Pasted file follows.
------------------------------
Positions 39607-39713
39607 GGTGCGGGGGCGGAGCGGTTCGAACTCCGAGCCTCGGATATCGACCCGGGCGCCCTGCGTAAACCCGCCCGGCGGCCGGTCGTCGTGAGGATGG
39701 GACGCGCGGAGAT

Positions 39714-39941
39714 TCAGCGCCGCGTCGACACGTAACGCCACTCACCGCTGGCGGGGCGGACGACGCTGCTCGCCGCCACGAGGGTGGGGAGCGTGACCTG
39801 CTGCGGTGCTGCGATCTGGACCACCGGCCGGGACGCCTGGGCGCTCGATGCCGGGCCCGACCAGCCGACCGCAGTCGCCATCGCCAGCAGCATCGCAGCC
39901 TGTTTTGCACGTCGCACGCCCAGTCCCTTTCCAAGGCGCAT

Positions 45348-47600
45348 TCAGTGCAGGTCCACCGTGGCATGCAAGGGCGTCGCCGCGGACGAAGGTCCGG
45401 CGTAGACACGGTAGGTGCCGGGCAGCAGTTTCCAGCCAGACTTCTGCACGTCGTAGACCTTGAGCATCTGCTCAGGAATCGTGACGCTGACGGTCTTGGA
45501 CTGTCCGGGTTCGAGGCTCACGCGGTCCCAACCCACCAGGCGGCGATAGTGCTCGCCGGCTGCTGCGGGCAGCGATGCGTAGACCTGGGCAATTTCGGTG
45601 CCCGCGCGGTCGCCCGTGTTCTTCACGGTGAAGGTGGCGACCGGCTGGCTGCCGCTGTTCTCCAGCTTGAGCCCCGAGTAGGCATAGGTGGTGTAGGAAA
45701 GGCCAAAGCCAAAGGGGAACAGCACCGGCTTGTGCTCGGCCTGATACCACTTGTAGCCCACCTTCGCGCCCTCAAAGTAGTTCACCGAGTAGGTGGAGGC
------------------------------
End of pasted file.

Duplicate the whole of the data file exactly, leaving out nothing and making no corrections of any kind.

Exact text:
Positions 39607-39713
39607 GGTGCGGGGGCGGAGCGGTTCGAACTCCGAGCCTCGGATATCGACCCGGGCGCCCTGCGTAAACCCGCCCGGCGGCCGGTCGTCGTGAGGATGG
39701 GACGCGCGGAGAT

Positions 39714-39941
39714 TCAGCGCCGCGTCGACACGTAACGCCACTCACCGCTGGCGGGGCGGACGACGCTGCTCGCCGCCACGAGGGTGGGGAGCGTGACCTG
39801 CTGCGGTGCTGCGATCTGGACCACCGGCCGGGACGCCTGGGCGCTCGATGCCGGGCCCGACCAGCCGACCGCAGTCGCCATCGCCAGCAGCATCGCAGCC
39901 TGTTTTGCACGTCGCACGCCCAGTCCCTTTCCAAGGCGCAT

Positions 45348-47600
45348 TCAGTGCAGGTCCACCGTGGCATGCAAGGGCGTCGCCGCGGACGAAGGTCCGG
45401 CGTAGACACGGTAGGTGCCGGGCAGCAGTTTCCAGCCAGACTTCTGCACGTCGTAGACCTTGAGCATCTGCTCAGGAATCGTGACGCTGACGGTCTTGGA
45501 CTGTCCGGGTTCGAGGCTCACGCGGTCCCAACCCACCAGGCGGCGATAGTGCTCGCCGGCTGCTGCGGGCAGCGATGCGTAGACCTGGGCAATTTCGGTG
45601 CCCGCGCGGTCGCCCGTGTTCTTCACGGTGAAGGTGGCGACCGGCTGGCTGCCGCTGTTCTCCAGCTTGAGCCCCGAGTAGGCATAGGTGGTGTAGGAAA
45701 GGCCAAAGCCAAAGGGGAACAGCACCGGCTTGTGCTCGGCCTGATACCACTTGTAGCCCACCTTCGCGCCCTCAAAGTAGTTCACCGAGTAGGTGGAGGC